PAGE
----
In recent decades, public school buildings have become increasingly important venues for religious worship services. (1) This is an outgrowth of two factors. First, school districts today commonly make their facilities available during non-school hours to a variety of community groups. This partially reflects schools' desire to support local community activity, but in many cases they also have significant financial incentives to charge rent for the space. School district community-use policies are typically open to a range of uses and groups, including religious, thus making the space available to religious groups. Indeed, excluding religious uses from a school-created forum could potentially violate the First Amendment, as reflected in a series of Supreme Court decisions. (2)
Second, churches themselves are often in need of space for worship services. This is particularly true of new, start-up churches, which typically do not have the resources to secure a permanent building. Although many use old storefronts or rent space from existing churches, an increasing number of new churches initially use school facilities. (3)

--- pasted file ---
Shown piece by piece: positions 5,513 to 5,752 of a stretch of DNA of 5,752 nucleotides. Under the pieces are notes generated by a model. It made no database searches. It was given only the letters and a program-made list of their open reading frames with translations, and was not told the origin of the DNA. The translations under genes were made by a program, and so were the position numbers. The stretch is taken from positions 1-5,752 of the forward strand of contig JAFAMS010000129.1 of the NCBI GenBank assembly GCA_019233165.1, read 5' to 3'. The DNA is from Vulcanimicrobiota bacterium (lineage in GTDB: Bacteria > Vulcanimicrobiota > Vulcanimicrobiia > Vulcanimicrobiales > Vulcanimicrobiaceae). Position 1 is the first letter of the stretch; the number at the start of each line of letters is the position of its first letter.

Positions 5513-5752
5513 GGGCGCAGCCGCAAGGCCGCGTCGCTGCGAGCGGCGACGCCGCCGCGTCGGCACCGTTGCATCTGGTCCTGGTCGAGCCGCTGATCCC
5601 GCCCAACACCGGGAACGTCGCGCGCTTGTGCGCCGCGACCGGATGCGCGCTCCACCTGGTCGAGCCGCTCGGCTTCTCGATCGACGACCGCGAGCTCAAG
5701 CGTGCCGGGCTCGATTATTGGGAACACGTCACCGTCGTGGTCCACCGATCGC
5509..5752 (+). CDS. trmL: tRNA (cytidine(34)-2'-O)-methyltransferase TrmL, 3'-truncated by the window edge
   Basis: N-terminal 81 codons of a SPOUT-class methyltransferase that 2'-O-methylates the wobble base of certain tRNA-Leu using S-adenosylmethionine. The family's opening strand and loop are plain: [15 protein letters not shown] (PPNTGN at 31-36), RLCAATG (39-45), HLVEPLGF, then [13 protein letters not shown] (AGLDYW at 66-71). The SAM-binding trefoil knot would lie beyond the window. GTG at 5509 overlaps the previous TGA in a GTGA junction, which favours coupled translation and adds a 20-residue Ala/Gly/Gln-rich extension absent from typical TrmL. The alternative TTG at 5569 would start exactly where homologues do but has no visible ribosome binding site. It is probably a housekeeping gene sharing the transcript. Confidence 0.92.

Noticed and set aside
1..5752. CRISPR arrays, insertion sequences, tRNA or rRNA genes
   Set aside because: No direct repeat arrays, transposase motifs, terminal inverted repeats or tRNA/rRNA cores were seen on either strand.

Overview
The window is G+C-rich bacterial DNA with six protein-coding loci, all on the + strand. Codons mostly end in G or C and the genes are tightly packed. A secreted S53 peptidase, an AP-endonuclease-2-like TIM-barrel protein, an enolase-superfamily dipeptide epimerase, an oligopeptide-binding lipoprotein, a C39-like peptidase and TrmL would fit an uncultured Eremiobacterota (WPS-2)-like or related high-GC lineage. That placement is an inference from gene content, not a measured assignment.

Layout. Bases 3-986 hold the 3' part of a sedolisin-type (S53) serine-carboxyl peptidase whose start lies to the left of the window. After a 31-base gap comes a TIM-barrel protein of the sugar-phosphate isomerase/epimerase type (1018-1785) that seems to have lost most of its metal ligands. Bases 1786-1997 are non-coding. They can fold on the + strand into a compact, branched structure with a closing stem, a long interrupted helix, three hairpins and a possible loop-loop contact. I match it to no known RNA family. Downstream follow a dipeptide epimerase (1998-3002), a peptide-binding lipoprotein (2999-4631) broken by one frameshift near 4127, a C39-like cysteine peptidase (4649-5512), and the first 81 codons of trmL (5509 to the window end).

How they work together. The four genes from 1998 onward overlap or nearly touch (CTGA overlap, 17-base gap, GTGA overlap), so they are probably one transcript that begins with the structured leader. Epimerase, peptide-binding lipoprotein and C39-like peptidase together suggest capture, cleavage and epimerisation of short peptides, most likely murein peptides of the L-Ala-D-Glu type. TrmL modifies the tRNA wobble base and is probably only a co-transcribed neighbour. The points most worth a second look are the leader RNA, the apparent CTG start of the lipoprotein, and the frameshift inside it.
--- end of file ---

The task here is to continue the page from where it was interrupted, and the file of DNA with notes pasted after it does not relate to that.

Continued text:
In many respects, this has been a comfortable arrangement for both schools and churches. School buildings are rarely used on Sunday mornings, and churches can set up and take down any equipment they might need with no interference to school operations. A school building is spacious enough to accommodate large numbers of worshippers, while also providing separate rooms for nursery care and Sunday school classes. At the same time, cash-strapped school districts appreciate the extra income that rental of the space provides. Allowing religious services in public schools reflects accommodation of religion, a cherished American tradition. (4) It is not surprising, therefore, that an increasing number of new churches use school facilities when they first open.
Nevertheless, the inclusion or exclusion of religious worship services in public schools raises a variety of First Amendment issues. On the one hand, school districts have no obligation to allow churches or any other community group to use their facilities during non-school hours, no matter how pressing the need. Schools are not a traditional forum, and are free to shut their doors to the community. (5) On the other hand, to allow churches, but not others, to use school facilities would clearly violate the Establishment Clause (6) and most likely the Free Speech Clause. (7) This much is clear.